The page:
When Dwight returned for the second season, he looked more muscular than before. Looking at his daunting physical appearance, Coach Brian Hill made him the full-fledged center. According to the coach, Dwight’s defense was his weak point. He also thought Dwight had to work on his post-up. After working on his weak zones, there was a dramatic improvement in his game which in turn helped his team to reach the 2006 Rookie Challenge of NBA All-Star Weekend. Dwight scored 26 rebounds against ‘Philadelphia 76ers’ which was the highest in his career. He ended the game with 28 points, which was very close to the NBA ideal game score of 30-30.
Despite his phenomenal performance, his team failed to reach the finals. But Howard was far from giving up. He bounced back for the 2007-2008 season which is considered as the team’s best played season to date. By the end of the season, Dwight’s average was a staggering 20 points and 20 rebounds per game.
In the 2009 Eastern Conference, Dwight closed out the finals with an average of 40.14 rebounds. That was Orlando’s first ever victory in the finals. After that, he had a few more dominant seasons.
Before leaving ‘Orlando Magic’, Dwight had already made the team a strong contender in the NBA scene. By the end of it all, he had two ‘Conference Player of the Week’ awards and a record for the highest number of blocks and rebounds in a single season.
On August 10, 2012, Dwight joined ‘Los Angeles Lakers’. After joining the team, Dwight suffered the lowest score of his career. The reason behind his sudden downfall was his injuries. While he was battling a terrible back injury, he was also facing criticisms for leaving ‘Orlando Magic’. Also, he was blamed for not following the rules of the system.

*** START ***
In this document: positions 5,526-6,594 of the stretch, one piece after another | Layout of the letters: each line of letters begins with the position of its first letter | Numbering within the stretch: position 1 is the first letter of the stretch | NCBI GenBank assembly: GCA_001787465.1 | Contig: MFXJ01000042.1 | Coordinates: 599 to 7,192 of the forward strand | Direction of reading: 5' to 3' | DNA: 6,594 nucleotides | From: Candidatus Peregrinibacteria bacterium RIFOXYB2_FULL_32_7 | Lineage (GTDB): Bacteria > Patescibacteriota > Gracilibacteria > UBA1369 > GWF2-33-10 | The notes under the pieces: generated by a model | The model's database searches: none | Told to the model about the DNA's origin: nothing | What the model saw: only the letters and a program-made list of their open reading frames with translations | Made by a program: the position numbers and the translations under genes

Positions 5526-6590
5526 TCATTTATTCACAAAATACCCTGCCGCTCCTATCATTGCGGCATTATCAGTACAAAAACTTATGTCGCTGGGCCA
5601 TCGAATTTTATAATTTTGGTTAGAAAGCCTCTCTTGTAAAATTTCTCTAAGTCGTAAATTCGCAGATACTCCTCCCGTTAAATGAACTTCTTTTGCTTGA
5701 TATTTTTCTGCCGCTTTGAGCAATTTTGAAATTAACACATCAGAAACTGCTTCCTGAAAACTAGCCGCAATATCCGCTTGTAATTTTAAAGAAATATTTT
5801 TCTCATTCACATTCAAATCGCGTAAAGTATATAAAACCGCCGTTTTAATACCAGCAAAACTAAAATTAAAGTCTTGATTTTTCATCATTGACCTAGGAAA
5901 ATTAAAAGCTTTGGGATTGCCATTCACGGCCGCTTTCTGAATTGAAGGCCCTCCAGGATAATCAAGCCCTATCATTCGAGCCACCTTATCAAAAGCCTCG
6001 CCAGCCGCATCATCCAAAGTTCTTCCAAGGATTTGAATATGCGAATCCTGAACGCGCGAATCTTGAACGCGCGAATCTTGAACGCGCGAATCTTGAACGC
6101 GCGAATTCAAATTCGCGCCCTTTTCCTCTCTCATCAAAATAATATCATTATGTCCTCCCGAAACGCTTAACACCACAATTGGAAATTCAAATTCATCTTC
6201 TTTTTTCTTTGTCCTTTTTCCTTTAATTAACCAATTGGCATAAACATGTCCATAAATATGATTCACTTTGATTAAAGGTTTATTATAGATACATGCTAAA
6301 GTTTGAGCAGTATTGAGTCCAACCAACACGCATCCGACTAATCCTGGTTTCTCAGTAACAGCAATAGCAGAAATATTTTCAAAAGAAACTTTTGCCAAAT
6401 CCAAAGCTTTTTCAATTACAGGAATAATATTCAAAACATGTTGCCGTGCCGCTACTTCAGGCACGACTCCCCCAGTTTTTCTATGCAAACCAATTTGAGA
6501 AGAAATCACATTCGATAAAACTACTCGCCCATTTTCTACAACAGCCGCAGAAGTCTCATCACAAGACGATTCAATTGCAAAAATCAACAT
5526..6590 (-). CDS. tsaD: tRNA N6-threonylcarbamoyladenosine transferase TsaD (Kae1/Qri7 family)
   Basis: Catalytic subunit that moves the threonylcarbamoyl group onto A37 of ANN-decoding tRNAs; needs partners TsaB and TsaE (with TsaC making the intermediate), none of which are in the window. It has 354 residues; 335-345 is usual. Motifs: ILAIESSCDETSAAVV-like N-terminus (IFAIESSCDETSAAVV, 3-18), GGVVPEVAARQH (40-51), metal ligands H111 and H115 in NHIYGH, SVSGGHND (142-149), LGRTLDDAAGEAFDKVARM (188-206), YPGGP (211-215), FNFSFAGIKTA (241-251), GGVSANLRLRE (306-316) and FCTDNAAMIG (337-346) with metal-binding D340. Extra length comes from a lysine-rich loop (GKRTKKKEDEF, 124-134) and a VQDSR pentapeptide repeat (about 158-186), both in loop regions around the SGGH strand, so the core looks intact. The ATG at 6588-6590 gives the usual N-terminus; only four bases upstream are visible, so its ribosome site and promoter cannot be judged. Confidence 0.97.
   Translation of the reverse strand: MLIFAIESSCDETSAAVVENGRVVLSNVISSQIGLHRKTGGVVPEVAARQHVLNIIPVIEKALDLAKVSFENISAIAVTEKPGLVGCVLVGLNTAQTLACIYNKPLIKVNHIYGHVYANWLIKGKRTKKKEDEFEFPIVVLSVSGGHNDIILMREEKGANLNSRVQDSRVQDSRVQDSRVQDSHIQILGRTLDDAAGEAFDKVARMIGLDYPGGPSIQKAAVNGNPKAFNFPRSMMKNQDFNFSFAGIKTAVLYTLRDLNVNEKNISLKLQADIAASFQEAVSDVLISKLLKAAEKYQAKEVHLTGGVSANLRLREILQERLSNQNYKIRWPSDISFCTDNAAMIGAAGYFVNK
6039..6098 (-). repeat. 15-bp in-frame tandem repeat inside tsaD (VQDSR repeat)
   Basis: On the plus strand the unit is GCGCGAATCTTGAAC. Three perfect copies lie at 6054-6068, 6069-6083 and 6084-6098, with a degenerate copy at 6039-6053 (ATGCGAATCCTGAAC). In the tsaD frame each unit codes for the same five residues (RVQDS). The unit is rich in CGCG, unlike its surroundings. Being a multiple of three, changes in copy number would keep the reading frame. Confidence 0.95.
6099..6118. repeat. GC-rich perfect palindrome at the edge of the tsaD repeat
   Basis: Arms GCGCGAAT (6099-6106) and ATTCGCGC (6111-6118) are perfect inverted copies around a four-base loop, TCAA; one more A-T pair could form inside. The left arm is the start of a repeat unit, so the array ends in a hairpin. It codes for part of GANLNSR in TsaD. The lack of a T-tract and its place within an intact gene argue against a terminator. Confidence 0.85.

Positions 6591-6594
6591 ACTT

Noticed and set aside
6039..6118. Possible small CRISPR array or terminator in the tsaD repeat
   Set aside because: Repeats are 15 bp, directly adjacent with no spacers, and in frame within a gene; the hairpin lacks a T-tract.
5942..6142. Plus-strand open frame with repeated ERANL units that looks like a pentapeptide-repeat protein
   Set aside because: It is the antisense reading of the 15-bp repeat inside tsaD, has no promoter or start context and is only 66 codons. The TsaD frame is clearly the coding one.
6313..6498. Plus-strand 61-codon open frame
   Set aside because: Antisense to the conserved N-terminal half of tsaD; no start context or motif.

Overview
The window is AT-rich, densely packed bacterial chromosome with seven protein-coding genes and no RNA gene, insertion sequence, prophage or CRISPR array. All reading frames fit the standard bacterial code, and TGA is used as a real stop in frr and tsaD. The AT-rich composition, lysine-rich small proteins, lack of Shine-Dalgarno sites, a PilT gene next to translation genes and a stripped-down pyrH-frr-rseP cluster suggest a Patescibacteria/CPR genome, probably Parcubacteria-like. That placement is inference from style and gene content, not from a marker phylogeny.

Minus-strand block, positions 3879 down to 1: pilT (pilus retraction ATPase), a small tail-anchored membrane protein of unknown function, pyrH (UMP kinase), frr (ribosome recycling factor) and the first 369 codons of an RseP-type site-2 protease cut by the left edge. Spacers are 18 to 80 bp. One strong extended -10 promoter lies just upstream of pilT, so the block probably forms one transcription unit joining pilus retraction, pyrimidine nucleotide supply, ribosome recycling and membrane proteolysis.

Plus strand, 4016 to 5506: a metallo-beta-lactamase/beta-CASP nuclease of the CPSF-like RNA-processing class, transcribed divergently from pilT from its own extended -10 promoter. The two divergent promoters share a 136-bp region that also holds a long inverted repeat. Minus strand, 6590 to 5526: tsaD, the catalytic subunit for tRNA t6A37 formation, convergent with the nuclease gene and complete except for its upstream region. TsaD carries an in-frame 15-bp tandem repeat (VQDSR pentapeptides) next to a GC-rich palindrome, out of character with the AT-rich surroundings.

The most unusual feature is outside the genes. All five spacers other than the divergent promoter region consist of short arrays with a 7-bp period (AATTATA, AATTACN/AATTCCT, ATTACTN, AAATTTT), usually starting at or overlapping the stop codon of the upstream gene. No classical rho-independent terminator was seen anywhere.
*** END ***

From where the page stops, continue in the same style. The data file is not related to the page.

In the 2012-2013 season with the ‘Lakers’, Dwight's average came down to 12.4 rebounds and 2.4 blocks per game. By the end of the season, Dwight needed a surgery to remove a big lump of muscles from his back.
On July 13, 2013, Dwight chose to play for ‘Houston Rockets’ and was positioned at power forward. He returned to his former position, Centre forward, after Omer Asik failed terribly while playing in that position.
This time too, Dwight could not deliver the same kind of performance that he had delivered for ‘Orlando Magic’, but still succeeded in making some records. He became the youngest player of the team to score more than 10 field goals in a row.
On October 27, 2016, Dwight played his first game for ‘Atlanta Hawks’. His performance while playing for this team was nowhere close to the performance that he had delivered for ‘Orlando Magic’. But it was better than his performance while playing for ‘Lakers’. However, the team’s performance dropped in the latter half of the season.
Dwight next played for ‘Charlotte Hornets’ and is still playing for the team. He continued with his average performance but still managed to deliver some spectacular performances in bits and pieces. He made his debut for the team on October 18, 2017, and scored 10 points, 15 rebounds and two blocks. However, the team lost the game to ‘Detroit Pistons’.
Dwight then managed to perform well and contributed to his team’s win in the next few matches. He ended the season with a score of 29 points, 12 rebounds and seven assists against ‘Golden State Warriors’, which was his best performance in that particular season.